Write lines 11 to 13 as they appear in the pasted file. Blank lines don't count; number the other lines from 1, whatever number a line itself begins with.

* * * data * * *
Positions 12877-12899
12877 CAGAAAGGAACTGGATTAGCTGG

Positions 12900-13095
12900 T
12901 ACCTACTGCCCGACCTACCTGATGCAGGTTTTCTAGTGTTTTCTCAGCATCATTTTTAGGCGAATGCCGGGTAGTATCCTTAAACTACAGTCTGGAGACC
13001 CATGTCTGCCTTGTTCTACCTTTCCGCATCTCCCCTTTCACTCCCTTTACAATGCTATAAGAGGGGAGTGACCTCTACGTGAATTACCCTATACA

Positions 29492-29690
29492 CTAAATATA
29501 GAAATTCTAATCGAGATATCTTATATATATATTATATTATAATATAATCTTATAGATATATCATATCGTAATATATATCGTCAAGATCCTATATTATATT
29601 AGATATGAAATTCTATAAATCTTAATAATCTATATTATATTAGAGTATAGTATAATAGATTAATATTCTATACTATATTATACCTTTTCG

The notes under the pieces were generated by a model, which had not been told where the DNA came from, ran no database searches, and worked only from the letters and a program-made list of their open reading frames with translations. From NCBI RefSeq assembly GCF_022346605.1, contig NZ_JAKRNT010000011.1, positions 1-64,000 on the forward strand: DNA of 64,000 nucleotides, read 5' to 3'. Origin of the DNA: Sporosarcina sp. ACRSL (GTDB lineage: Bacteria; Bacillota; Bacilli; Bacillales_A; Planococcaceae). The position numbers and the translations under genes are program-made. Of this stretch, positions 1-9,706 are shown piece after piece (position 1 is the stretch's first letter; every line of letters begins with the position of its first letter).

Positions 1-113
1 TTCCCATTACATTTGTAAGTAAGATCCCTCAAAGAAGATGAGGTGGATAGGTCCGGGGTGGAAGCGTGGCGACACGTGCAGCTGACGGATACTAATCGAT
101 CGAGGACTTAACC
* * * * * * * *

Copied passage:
The notes under the pieces were generated by a model, which had not been told where the DNA came from, ran no database searches, and worked only from the letters and a program-made list of their open reading frames with translations. From NCBI RefSeq assembly GCF_022346605.1, contig NZ_JAKRNT010000011.1, positions 1-64,000 on the forward strand: DNA of 64,000 nucleotides, read 5' to 3'. Origin of the DNA: Sporosarcina sp. ACRSL (GTDB lineage: Bacteria; Bacillota; Bacilli; Bacillales_A; Planococcaceae). The position numbers and the translations under genes are program-made. Of this stretch, positions 1-9,706 are shown piece after piece (position 1 is the stretch's first letter; every line of letters begins with the position of its first letter).

Positions 1-113
1 TTCCCATTACATTTGTAAGTAAGATCCCTCAAAGAAGATGAGGTGGATAGGTCCGGGGTGGAAGCGTGGCGACACGTGCAGCTGACGGATACTAATCGAT